However, reports of suicide instructions being spliced into children's videos are true — they just don’t involve Momo.
As a result, some parents have demanded better automatic restriction filters and a faster response time on videos flagged for inappropriate content on YouTube Kids — a supposedly kid-friendly version of the video-streaming app intended for audiences 8 and younger.
The dangerous content has been spliced into otherwise seemingly-innocent YouTube Kids videos featuring children’s show characters such as Nick Jr.’s Peppa Pig.
Florida mom and pediatrician Free Hess recorded and documented one on pedimom.com.
“It makes me angry and sad and frustrated,” Hess told CNN. “I’m a pediatrician, and I’m seeing more and more kids coming in with self-harm and suicide attempts. I don’t doubt that social media and things such as this is contributing.”
In some cases, in the middle of the episode, Peppa Pig is shown being tortured at the dentists office, harming herself with a knife or even killing her father in the cartoon show. These clips have been made by users, not the creators of Peppa Pig.
In other cases, the video will pause — seemingly hacked — to allow a man in sunglasses to walk on the screen, hold his arm up and tell children how to slit their wrists.
“Remember kids, (this way) for attention, (that way) for results. End it,” he says before walking back off the screen and allowing the video to resume.
The whole splice lasts just nine seconds, meaning parents may not even be aware of what their children are being exposed to.
Some of these videos, which were then flagged by parents and other viewers as disturbing, have been removed from YouTube.
Hess wrote about the issue on her blog and said in a quick search on the “kid-friendly” version of YouTube, she found videos “glorifying not only suicide but sexual exploitation and abuse, human trafficking, gun violence and domestic violence.” She also shared an example of one video, inspired by the Minecraft video game, which depicted a school shooting.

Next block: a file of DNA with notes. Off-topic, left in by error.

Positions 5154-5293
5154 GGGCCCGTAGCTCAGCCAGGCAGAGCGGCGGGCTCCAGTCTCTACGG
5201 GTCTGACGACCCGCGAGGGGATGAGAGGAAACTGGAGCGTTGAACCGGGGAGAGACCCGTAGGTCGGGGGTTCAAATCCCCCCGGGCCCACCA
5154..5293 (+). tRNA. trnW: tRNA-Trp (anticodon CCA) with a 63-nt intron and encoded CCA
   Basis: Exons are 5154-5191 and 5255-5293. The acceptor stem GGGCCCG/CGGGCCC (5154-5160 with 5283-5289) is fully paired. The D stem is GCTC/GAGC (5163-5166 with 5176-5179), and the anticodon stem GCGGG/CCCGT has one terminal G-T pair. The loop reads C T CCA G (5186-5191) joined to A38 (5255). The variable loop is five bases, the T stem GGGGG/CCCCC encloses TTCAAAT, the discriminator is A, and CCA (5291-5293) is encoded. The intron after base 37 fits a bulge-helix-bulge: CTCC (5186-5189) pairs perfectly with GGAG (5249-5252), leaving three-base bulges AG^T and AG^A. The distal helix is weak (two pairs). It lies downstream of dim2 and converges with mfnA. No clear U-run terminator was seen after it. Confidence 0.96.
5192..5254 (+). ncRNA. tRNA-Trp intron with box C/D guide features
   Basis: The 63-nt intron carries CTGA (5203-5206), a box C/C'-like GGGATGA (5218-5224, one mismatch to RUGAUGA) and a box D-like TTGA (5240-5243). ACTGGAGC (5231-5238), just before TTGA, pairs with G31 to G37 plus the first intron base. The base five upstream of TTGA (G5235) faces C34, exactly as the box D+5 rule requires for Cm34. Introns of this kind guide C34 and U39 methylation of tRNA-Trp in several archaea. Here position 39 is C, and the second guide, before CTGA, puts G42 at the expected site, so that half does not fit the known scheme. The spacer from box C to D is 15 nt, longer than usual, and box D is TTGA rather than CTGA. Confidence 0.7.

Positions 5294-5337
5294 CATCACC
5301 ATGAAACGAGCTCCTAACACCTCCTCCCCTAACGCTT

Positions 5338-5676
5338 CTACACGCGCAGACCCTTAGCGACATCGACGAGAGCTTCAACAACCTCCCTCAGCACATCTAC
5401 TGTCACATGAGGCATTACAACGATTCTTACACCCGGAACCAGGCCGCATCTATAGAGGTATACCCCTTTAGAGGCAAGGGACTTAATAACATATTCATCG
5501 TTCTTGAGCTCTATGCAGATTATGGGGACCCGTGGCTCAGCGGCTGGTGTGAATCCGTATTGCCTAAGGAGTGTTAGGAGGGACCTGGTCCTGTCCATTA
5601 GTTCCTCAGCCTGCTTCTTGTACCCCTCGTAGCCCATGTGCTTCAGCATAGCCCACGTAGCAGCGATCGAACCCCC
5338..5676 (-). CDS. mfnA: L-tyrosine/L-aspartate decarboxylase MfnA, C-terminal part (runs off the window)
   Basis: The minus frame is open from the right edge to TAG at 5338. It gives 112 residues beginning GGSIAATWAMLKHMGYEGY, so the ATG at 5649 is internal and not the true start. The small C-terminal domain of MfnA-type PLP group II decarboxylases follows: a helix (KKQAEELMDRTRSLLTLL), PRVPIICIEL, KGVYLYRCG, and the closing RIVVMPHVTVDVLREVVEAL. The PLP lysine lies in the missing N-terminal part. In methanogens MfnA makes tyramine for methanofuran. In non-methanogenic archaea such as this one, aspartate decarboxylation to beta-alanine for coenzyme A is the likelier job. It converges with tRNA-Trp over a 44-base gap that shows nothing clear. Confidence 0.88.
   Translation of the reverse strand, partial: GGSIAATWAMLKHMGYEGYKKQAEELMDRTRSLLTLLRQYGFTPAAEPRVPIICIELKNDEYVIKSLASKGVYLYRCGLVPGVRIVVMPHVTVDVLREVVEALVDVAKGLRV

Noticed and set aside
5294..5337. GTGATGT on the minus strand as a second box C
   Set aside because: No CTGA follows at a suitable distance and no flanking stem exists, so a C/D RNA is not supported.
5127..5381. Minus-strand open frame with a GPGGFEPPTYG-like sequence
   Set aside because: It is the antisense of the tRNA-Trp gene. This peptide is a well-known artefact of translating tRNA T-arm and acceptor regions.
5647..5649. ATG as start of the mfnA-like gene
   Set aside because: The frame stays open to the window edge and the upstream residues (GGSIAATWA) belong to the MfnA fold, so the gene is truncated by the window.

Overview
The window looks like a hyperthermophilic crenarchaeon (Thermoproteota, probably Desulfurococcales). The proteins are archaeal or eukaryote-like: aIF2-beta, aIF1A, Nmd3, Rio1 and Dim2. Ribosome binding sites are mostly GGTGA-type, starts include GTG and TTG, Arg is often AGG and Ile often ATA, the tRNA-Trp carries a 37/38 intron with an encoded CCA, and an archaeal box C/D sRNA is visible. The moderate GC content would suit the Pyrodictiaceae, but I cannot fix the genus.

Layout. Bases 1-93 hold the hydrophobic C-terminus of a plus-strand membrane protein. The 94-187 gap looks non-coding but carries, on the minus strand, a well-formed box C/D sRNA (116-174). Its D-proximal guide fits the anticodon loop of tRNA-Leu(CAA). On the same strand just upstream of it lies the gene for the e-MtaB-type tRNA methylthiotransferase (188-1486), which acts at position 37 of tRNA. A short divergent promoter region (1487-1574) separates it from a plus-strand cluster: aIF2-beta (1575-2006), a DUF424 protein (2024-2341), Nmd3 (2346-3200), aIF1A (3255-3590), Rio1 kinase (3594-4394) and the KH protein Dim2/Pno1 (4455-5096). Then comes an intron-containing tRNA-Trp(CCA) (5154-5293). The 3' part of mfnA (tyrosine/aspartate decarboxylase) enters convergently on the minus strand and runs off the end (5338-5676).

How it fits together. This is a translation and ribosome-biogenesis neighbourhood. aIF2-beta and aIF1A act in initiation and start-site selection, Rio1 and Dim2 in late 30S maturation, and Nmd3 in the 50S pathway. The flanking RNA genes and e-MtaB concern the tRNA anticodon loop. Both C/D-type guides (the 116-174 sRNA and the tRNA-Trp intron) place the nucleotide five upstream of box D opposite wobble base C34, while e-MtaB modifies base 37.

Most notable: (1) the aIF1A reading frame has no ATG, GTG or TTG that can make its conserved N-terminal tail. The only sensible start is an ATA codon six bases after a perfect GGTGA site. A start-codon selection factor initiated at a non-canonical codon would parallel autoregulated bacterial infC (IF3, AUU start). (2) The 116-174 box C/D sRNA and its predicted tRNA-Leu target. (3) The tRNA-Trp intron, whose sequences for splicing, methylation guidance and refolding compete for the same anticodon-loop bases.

In response to Hess' allegations, YouTube said in a statement that it works to make the videos on YouTube Kids family-friendly and takes feedback seriously, CNN reported.
"We appreciate people drawing problematic content to our attention, and make it possible for anyone to flag a video," the statement to CNN said. "Flagged videos are manually reviewed 24/7 and any videos that don't belong in the app are removed. We've also been investing in new controls for parents including the ability to hand pick videos and channels in the app. We are making constant improvements to our systems and recognize there's more work to do."
YouTube Kids is filtered by an automatic algorithm designed to filter out content that may be inappropriate for young children. Once a video either on YouTube or YouTube Kids is flagged, it is reviewed for removal by the YouTube team. It may also instead be labeled with a warning advising that content may be inappropriate for some audiences.
YouTube has removed tens of millions of predatory comments, and terminated more than 400 channels who were found to be posting predatory messages, according to the Verge. The company also terminated several channels, including FilthyFrankClips, for inserting disturbing content into children’s programming.
A recent major scandal involved the discovery of a “soft paedophile ring” operating in YouTube comments, where users leave chilling comments on videos of children and exchange numbers to share further images, according to The Verge.
Norwalk Police Chief Mike Conney said his department has not received reports about inappropriate children’s videos.
However, Conney said he wants to “remind parents to take an active role in monitoring their children’s activities, online and otherwise.”